This leads me onto the second factor that I feel should be highlighted. There are some technical aspects to these strategies that not all of us are going to be entirely comfortable with. However, if you as an Indie author have completed the self-publishing processes that have enabled you to upload your book to Amazon in the first place, you should not find installing and utilising the suggested applications a problem. For those of you who are not as technically inclined, then you can still apply most of the suggested marketing programmes manually, by spending additional time and effort on the process.

The main concept of the book is identifying and contacting book reviewers for your particular genre in substantial numbers. Without, I might add, spamming or contravening the various website’s code of ethics. Jason Ladd walks you through how to accomplish this in detail.

If you feel that the book itself has not given you sufficient confidence to tackle the project of obtaining substantial reviews for your book, you can sign up for an E-course that will take you through it step by step.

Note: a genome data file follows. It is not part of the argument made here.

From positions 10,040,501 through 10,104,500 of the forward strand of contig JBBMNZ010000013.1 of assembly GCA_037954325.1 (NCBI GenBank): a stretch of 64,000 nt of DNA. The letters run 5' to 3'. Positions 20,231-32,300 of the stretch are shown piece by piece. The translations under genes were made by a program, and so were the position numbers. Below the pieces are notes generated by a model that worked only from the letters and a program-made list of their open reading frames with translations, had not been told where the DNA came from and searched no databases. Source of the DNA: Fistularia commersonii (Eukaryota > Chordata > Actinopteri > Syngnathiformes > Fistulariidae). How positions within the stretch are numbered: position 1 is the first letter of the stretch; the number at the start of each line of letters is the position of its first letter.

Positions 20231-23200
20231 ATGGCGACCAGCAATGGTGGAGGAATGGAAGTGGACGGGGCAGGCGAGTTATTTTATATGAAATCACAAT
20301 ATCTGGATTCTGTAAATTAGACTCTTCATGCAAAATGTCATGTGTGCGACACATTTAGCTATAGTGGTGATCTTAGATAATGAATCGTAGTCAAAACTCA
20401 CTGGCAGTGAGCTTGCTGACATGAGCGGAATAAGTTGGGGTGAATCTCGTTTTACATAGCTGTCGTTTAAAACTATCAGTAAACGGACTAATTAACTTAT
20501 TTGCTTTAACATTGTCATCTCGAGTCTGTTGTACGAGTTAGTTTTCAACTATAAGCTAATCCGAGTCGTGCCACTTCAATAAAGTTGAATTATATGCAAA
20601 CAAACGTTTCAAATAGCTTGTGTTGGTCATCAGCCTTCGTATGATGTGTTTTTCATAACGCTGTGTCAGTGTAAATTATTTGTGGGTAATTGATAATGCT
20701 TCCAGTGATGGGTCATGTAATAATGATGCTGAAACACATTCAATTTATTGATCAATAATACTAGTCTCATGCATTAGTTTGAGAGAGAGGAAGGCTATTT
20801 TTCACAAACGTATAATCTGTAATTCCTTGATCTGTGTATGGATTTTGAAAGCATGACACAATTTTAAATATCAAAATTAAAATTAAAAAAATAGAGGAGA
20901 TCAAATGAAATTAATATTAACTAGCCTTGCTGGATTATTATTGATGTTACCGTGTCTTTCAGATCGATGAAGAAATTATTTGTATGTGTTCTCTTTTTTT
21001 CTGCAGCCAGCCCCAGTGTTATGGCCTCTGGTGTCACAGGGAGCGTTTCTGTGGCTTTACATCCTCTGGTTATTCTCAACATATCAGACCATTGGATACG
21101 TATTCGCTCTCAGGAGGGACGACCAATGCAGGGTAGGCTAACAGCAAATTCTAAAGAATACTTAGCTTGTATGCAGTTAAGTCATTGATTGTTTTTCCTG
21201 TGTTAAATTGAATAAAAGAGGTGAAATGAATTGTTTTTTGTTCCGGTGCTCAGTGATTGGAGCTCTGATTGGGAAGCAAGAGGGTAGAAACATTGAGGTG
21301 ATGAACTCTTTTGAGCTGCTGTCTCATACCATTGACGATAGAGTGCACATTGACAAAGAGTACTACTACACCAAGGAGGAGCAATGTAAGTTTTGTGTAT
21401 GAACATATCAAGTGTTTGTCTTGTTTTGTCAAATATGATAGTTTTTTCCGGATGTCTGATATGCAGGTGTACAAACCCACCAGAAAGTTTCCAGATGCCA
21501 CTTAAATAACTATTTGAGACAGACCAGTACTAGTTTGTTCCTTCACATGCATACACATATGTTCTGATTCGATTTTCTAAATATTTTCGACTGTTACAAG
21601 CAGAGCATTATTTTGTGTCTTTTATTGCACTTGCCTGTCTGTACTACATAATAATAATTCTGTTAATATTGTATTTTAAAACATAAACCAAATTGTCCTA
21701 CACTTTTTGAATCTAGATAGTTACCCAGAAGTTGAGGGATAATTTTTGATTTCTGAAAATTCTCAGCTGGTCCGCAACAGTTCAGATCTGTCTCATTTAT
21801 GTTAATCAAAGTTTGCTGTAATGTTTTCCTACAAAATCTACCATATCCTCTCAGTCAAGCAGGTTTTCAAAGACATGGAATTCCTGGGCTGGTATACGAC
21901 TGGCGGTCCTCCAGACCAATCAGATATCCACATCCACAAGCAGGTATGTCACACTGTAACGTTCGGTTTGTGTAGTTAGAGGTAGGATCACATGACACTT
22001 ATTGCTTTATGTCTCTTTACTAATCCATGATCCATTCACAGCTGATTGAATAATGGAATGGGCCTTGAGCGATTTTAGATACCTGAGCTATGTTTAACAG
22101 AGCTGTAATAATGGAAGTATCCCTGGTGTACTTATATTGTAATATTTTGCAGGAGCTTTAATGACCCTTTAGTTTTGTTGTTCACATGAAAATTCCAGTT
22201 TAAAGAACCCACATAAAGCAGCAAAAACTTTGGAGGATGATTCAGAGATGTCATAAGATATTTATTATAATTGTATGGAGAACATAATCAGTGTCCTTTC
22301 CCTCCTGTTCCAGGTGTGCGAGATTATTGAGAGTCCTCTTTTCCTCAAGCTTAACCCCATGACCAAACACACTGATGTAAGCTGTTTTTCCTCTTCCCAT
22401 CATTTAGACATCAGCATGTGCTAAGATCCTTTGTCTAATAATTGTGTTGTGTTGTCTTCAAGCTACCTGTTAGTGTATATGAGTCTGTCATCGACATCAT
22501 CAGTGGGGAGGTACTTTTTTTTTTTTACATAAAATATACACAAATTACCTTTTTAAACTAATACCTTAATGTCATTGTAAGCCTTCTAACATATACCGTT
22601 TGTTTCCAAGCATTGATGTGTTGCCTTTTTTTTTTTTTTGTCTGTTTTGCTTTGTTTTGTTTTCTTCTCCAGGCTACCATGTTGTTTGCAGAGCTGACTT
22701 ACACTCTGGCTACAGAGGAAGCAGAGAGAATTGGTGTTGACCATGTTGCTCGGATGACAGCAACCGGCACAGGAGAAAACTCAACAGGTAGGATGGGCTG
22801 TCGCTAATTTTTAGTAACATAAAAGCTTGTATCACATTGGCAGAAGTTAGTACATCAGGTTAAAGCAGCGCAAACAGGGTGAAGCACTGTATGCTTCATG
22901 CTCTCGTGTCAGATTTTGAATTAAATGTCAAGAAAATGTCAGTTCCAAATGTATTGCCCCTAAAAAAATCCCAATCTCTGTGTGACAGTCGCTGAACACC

It is a short read at 50 pages, but I do think that every Indie author will take away something positive that they can apply to their own book marketing. The main one being that a shotgun approach to marketing is not effective and that it needs to be a well-planned and genre focused extended process.

Personally having read the book, I will be starting my mailing list for book reviewers for the genres my books fall into and will apply the strategies for my next book. At the end of the day it will only cost me time and effort and might yield far greater rewards than I have so far encountered.

Buy the book:

Also by Jason B. Ladd

The latest review out of 168 for the book which lends weight to Jason’s strategies for obtaining reviews.

We all have “life questions” and seek a path to follow. In One of the Few, author Jason B. Ladd documents his journey to finding the path his life should take. Throughout the book, Ladd uses his military experience to connect with the experience of soul searching. During this journey, Ladd takes a look at many issues we encounter (marriage, sex, alcohol, pornography) and compares the stances taken by many different believe systems.

Although I found the format hard to follow sometimes, I still appreciated the author’s honest look at these issues through the eyes of these belief systems. Ladd understands that truth seekers need knowledge about the many belief systems in the world, and he spoke of them accurately and professionally. I recommend this book for those who are seeking truth in their own lives, for those who are wanting to lead and guide others to find the righteous path, and for those who want a better understanding of why many are called and few are chosen.